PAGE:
(TNS) -- WASHINGTON — Hours after it was reported that the Trump administration had banned scientists at the Environmental Protection Agency from speaking with reporters or using the agency’s social media accounts, someone with access to U.S. National Park Service social media accounts went rogue, tweeting a series of scientific facts — and possibly forming an unofficial “resistance team” online.
On Tuesday, news outlets reported that the White House had issued a mandatory media blackout on several agencies, including the EPA and the Interior and Agriculture departments. It isn’t clear how widespread the freeze is, because individual agencies aren’t allowed to announce that they’ve been banned from making announcements.
The blackout rules extended to social media, where agency employees were instructed not to publish new posts on Facebook, Twitter or other sites. But on Tuesday evening, someone with access to the official Twitter account of the Badlands National Park decided to go off script, sharing a series of factual statements about climate change and the impact of gasoline on the atmosphere.
“Today, the amount of carbon dioxide in the atmosphere is higher than at any time in the last 650,000 years,” one tweet read. “Burning one gallon of gasoline puts nearly 20 lbs of carbon dioxide into our atmosphere,” read another.
Within hours, the tweets were deleted. Officials with the National Park Service said they’d been shared by “a former employee who was not currently authorized to use the park’s account,” and said they had voluntarily chosen to remove the unauthorized tweets. But other sources believed the deletion of the tweets amounted to censorship.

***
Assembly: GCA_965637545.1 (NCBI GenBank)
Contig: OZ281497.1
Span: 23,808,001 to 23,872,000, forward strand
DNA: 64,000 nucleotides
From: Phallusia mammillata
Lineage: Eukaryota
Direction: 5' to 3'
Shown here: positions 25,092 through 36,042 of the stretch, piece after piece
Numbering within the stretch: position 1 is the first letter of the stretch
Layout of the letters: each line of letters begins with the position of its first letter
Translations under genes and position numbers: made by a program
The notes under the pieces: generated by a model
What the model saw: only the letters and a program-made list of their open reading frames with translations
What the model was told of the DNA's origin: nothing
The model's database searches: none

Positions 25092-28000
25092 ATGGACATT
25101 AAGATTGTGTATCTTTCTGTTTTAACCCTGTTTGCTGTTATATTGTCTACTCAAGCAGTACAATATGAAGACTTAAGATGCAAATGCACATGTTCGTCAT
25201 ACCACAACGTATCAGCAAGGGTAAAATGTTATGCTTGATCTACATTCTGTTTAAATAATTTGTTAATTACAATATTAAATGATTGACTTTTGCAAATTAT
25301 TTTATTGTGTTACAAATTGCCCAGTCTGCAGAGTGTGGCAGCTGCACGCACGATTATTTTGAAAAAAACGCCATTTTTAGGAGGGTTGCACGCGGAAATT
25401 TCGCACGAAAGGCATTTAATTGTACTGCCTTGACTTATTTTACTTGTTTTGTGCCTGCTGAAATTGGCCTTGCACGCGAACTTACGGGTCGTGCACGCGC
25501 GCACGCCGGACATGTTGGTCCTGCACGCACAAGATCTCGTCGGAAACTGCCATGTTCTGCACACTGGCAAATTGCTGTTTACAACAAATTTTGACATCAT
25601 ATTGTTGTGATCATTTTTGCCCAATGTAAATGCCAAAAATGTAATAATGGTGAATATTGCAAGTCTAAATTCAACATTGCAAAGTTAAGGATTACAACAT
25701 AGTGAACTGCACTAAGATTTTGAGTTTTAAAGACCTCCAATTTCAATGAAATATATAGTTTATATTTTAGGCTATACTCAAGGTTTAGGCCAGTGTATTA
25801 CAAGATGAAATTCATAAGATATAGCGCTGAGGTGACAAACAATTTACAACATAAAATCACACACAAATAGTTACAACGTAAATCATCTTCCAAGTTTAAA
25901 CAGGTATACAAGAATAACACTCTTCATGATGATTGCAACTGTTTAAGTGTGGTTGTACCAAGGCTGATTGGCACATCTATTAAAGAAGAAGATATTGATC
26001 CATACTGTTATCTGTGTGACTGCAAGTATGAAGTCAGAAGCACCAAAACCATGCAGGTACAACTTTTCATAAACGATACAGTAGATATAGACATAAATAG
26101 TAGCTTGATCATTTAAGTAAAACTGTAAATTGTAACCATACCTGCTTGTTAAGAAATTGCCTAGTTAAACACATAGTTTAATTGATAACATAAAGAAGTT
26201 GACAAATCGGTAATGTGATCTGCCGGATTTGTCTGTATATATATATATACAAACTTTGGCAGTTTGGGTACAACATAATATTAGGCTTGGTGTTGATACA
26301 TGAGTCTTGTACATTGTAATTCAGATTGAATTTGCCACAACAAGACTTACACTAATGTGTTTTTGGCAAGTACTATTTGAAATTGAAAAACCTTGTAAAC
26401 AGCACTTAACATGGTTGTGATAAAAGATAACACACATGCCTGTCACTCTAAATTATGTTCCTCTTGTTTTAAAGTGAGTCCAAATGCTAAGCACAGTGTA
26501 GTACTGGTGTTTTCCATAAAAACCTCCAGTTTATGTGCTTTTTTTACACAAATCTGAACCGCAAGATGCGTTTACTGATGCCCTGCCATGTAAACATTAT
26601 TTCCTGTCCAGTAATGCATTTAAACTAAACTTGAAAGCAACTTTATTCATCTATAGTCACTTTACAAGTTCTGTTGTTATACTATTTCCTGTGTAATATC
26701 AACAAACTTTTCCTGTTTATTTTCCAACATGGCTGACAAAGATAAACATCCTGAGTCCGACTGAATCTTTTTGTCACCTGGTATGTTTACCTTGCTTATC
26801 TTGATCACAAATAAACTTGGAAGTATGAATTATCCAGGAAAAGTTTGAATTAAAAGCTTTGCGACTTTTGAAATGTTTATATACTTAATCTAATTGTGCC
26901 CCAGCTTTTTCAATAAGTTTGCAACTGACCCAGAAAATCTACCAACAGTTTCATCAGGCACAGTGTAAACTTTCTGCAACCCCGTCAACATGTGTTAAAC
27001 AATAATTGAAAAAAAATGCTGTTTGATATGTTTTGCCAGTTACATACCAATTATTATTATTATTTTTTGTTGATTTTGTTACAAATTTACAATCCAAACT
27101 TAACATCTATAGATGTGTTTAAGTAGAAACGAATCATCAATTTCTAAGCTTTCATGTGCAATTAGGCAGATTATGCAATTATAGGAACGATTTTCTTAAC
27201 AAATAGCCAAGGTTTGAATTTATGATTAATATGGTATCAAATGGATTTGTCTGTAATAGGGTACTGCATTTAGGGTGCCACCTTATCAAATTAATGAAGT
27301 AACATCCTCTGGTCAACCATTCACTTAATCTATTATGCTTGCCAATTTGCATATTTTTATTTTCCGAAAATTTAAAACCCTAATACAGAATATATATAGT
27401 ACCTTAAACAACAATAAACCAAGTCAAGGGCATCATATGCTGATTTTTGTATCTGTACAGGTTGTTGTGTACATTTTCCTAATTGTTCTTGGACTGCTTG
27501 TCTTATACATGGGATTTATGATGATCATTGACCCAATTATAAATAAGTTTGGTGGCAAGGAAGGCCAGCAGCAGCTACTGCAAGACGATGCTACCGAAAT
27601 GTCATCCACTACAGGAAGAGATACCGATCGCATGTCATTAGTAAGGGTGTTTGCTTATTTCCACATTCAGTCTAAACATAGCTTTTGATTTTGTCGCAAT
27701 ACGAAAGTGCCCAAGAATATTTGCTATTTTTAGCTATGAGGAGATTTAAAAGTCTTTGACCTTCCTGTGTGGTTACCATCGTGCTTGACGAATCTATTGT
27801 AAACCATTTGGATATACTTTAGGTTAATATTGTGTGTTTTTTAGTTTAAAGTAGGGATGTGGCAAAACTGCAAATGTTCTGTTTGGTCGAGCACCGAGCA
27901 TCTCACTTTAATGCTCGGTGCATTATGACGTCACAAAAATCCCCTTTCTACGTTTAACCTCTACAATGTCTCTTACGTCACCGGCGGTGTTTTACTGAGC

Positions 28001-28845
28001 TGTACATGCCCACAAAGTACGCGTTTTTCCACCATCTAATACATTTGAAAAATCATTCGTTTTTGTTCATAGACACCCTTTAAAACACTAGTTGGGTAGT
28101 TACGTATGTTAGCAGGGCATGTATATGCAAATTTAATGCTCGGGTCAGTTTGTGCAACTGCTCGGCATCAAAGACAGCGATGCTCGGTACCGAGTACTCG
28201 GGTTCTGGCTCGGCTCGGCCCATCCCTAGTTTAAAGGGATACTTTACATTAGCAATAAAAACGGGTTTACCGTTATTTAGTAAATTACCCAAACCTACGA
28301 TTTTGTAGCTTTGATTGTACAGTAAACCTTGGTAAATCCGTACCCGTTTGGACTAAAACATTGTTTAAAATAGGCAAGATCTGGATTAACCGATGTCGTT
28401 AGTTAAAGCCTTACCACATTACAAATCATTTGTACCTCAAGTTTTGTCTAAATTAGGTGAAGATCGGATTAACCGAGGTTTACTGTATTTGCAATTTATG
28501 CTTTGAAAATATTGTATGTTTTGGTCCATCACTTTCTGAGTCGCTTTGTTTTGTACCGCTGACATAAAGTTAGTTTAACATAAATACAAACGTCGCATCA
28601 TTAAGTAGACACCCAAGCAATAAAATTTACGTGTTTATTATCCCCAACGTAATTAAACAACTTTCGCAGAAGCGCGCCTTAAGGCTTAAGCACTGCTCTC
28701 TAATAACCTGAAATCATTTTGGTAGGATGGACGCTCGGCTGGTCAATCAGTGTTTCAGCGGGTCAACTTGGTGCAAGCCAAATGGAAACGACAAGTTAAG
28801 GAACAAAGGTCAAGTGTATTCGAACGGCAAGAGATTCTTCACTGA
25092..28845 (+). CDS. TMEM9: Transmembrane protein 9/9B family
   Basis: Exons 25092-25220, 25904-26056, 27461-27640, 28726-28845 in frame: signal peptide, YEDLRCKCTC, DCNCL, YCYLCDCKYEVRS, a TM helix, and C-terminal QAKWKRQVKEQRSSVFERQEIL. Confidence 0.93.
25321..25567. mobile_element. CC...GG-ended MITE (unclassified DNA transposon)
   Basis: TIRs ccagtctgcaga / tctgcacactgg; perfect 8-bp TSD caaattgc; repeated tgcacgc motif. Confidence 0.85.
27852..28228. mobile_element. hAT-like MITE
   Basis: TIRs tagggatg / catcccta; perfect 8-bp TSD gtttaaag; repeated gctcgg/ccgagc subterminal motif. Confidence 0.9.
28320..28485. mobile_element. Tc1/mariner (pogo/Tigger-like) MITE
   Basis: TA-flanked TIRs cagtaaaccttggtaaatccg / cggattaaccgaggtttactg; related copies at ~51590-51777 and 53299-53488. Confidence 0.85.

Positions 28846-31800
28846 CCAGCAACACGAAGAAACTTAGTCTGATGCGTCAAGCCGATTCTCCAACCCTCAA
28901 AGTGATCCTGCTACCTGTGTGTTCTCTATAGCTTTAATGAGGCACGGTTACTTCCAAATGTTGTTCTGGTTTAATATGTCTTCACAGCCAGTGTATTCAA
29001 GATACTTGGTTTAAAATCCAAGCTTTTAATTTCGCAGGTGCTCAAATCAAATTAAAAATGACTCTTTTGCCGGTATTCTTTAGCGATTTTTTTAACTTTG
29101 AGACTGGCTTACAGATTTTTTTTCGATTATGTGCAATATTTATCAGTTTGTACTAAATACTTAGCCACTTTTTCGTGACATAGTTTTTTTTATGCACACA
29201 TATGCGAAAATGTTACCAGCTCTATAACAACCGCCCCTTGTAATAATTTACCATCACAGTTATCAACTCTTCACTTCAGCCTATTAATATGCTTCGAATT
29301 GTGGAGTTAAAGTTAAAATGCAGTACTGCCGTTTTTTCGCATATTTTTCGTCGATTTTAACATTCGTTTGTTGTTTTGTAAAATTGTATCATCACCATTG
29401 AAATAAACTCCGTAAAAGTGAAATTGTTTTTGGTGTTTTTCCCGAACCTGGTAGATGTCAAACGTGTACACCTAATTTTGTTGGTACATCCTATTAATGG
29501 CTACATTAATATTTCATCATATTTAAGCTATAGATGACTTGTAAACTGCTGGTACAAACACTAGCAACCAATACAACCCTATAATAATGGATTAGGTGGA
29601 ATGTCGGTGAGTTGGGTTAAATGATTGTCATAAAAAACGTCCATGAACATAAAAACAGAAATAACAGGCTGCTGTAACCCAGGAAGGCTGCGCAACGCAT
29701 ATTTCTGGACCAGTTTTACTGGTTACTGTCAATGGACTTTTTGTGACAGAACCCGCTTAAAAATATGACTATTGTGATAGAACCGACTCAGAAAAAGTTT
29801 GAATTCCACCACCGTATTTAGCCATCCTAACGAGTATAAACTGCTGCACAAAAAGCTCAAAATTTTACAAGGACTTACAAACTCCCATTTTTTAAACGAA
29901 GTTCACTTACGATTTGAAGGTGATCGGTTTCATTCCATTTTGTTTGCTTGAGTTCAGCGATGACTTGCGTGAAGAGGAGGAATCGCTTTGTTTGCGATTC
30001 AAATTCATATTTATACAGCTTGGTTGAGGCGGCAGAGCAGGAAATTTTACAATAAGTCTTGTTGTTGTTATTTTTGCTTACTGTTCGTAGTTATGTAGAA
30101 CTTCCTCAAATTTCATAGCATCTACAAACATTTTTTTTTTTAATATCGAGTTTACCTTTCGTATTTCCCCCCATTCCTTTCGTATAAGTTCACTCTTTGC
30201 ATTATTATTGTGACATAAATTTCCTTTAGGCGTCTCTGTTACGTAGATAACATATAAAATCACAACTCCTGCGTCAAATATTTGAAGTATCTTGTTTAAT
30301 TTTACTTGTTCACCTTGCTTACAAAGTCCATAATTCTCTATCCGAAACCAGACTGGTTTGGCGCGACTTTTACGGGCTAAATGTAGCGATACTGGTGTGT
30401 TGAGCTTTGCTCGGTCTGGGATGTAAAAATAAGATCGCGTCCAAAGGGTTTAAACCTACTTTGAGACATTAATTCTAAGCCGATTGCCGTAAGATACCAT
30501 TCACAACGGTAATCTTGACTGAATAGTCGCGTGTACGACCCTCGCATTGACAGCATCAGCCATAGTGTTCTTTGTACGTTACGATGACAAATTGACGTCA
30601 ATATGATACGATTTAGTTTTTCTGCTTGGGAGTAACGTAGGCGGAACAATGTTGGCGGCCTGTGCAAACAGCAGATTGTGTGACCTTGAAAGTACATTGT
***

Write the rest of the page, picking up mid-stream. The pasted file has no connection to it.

“Vladimir Putin would be proud,” Adrienne Watson, a spokesman for the Democratic National Committee, said in a written statement.
The Badlands Twitter account wasn’t the only account affiliated with the federal government to share tweets about climate change, apparently in defiance of the White House’s gag order. The San Francisco-based account for the Golden Gate urban national park shared a report about rising global temperatures from the National Oceanic and Atmospheric Administration, and even NASA climate scientists got in on the action, sharing their own report on climate change.
Meanwhile, a series of unofficial Twitter accounts have cropped up online to defend the National Park Service. "@BadIandsNPS," which has had many widely shared tweets, replaced the “l” in “lands” with an uppercase “I,” and looks indistinguishable from the real account at first glance. “@BadHombreNPS” mocks President Donald Trump’s campaign reference to “bad hombres” entering the country.
Only one account, @AltUSNatParkService, claims to be run by current employees of the real National Park Service. Its biography describes the account as an “unofficial ‘resistance’ team” — but the veracity of the authors’ claims has not been proved and they did not return requests for comment.
Trouble with the National Park Service-run Twitter accounts originally began the day of Trump’s inauguration, when the main account of the organization shared a tweet from a New York Times reporter comparing the size of the crowd at Trump’s inauguration to the size of the crowd at former President Barack Obama’s first inauguration in 2009.
The park service later apologized for “the mistaken” retweet.
The relatively smaller size of the crowd at Trump’s inauguration has proved to be a sore spot for the new president. His press secretary, Sean Spicer, insisted on Saturday that Trump had drawn “the largest audience to ever witness an inauguration,” which Trump adviser Kellyanne Conway later defended as “alternative facts.”
Spicer has since said he was referring to overall viewership of the ceremony, including television broadcasts and online streaming.
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